What are some of the changes you’ve made to the application process?
The biggest change is the requirement from previous years is that, starting with 2019 Fellowship, applicants are now asked to submit a plan, in 500 words or less, on how they intend to use their year at Columbia. As in, tell us how getting this Fellowship opportunity will make them better in the art and craft of their practice of journalism. This plan, or study proposal, replaces an essay on a business topic they were asked to previously submit, since, for me, their body of journalistic work is a better proxy for their reporting, writing and analytical skills.
I also want to better understand the career motivations of applicants so that the central mission and purpose of the Knight-Bagehot Fellowships — deepening the analytical and storytelling skills of business journalists — is achieved in who we invite to be Fellows in 2019 and beyond.
The application deadline window is also shortened, to the end of January, in keeping with deadlines for other, relevant journalism fellowships. We have kept everything else, including the application fee of $100, the same as in prior years.
What role will the new selection advisory committee make?
The Fellowship has traditionally attracted business reporters and writers from newspapers, television, radio and digital. For the first time this year, we have a graphics editor as a Fellow and I am eager to continue to broaden this diversity to include data, visual and other multiplatform skills that are increasingly vital to business journalism as they are to other forms of journalism. In addition, it is critical that we broaden on the Fellowship’s gender, race, geographic and economic diversity.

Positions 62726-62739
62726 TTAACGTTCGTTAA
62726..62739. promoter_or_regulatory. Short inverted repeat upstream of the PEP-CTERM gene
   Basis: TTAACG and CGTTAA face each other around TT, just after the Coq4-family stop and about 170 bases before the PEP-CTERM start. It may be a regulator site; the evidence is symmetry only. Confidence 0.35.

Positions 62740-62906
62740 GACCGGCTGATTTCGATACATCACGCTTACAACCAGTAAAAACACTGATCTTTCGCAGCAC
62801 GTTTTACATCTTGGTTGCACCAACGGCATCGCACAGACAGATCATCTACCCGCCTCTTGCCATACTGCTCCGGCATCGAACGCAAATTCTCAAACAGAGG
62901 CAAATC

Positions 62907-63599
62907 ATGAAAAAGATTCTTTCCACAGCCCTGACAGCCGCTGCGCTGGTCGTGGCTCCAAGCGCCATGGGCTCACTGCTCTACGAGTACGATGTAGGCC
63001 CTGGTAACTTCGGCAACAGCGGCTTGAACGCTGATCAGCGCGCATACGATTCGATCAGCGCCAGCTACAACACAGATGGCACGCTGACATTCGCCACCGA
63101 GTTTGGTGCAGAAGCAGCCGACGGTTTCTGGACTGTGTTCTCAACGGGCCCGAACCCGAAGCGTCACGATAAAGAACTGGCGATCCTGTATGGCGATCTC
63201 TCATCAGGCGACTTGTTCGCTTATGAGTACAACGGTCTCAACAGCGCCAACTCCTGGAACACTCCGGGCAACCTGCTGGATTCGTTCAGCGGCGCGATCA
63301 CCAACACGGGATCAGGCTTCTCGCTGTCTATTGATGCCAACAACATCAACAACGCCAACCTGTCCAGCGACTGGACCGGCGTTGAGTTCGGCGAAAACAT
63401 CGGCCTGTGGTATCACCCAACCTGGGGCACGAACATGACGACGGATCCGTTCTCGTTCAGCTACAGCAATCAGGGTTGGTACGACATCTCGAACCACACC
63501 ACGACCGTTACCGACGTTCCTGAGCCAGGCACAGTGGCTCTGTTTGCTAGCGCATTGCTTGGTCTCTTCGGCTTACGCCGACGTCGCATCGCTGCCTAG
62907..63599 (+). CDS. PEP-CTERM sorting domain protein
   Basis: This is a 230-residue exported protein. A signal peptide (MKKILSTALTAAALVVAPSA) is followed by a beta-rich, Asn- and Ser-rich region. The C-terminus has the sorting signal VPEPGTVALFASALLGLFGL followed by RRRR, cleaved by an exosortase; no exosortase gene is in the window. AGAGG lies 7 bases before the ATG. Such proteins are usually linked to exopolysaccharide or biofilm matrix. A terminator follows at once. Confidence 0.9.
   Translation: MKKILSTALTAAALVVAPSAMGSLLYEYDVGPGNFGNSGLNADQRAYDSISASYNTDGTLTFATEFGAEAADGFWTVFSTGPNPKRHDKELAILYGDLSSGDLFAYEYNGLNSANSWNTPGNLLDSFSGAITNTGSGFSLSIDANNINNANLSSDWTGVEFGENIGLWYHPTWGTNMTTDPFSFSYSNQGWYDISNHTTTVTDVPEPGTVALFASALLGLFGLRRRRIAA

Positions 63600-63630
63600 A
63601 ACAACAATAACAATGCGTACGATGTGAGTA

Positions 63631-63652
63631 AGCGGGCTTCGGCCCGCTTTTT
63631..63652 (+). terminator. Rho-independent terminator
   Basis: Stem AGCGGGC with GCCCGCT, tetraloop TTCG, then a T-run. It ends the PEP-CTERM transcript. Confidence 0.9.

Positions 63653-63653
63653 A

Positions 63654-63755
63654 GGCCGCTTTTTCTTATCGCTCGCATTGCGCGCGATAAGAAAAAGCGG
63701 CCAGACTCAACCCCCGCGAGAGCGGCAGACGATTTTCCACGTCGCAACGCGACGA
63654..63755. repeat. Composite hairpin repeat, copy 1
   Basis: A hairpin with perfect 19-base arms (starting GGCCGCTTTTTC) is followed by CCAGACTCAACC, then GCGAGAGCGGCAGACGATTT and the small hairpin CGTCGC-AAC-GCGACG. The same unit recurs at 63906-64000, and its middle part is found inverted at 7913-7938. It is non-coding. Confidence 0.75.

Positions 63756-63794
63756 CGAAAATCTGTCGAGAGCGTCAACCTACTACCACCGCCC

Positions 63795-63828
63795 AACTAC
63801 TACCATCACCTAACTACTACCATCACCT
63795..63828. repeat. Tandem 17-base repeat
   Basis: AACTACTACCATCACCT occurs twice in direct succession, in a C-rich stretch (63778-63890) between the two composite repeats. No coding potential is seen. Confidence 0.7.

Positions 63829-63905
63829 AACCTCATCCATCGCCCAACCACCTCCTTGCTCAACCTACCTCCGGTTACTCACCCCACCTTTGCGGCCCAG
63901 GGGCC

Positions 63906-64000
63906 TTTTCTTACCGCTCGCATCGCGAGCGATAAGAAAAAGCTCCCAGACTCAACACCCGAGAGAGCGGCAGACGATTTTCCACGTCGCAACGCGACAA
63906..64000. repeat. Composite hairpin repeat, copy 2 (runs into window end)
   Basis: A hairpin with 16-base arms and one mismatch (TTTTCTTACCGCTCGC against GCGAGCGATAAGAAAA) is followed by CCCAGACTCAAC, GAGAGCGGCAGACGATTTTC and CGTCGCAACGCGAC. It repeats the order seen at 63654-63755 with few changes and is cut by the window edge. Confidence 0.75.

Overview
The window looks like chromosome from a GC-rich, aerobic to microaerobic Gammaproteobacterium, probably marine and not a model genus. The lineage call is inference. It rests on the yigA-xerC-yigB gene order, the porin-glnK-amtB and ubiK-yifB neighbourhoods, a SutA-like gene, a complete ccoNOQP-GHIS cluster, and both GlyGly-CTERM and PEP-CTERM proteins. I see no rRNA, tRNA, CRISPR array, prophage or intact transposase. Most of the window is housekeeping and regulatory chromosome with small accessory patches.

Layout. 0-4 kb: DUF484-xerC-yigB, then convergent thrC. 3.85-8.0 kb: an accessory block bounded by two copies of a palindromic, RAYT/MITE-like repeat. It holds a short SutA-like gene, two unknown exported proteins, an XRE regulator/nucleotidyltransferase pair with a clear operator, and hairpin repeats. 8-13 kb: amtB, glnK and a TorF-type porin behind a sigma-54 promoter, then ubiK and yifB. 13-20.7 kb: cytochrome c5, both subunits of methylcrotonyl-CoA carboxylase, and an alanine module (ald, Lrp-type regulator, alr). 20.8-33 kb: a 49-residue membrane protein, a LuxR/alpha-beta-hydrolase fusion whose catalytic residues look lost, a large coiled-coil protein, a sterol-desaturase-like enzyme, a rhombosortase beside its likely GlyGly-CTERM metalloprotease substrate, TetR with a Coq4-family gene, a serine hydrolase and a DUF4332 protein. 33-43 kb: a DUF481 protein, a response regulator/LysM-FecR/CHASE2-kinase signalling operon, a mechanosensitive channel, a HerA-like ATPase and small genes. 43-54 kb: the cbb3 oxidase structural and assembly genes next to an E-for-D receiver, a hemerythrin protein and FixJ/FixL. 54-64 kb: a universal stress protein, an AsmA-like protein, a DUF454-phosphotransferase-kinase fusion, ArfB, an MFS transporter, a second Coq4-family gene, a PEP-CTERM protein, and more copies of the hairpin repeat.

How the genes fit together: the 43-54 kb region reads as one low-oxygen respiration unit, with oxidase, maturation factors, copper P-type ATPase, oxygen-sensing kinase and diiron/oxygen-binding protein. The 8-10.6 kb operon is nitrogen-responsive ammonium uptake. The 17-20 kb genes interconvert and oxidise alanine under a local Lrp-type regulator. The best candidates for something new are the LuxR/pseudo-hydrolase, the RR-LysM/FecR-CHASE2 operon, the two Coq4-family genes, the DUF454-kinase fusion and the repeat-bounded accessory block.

The 2019 Selection Advisory Committee is comprised of current and former journalists, several with strong business journalism chops, but also with some of the most talented people in American journalism when it comes to data and technology-centric storytelling. The Committee will weigh in on the Finalists and help me in choosing a 2019 cohort that is truly reflective of both the audiences that business journalism needs to reach, as well as full range of diversity of business journalists globally.
About how many applicants does the program get each year, and how difficult is it to whittle those down to less than a dozen?
The Knight-Bagehot Fellowship is a lot harder to land than getting to Columbia’s Graduate School of Journalism, which is not the easiest journalism school to get admitted to in the first place. I am hoping to have a problem of plenty, come application deadline time. My sense from looking over past applicants is that it is not atypical for someone to get in on their second or sometimes even their third attempt. In 2019, we intend to take 10 Fellows who will get a full tuition waiver, $60,000 in a living stipend, health care and assistance in finding university-affiliated housing.
What are the changes you’re making to the seminar classes that the students take?
The biggest change in the Fall Semester is that the Tuesday/Thursday seminars are primarily focused on broadening their understanding of the journalism ecosystem, writ large. The Fellows have a significant opportunity to enhance their understanding and knowledge of business, economics, finance and technology in classes that they take at Columbia’s graduate schools of business, law and international affairs.
The Journalism Seminars are now aimed at helping them think, via active conversations with guest speakers, about the rapidly evolving journalism and business of journalism landscape. They are participating in highly curated seminars offered by media, corporate, communications and tech practitioners, and also meet weekly with media CEOs, top editors, journalism entrepreneurs for off-the-record dinners, taking advantage of Columbia’s access to New York’s media, business and tech ecosystem.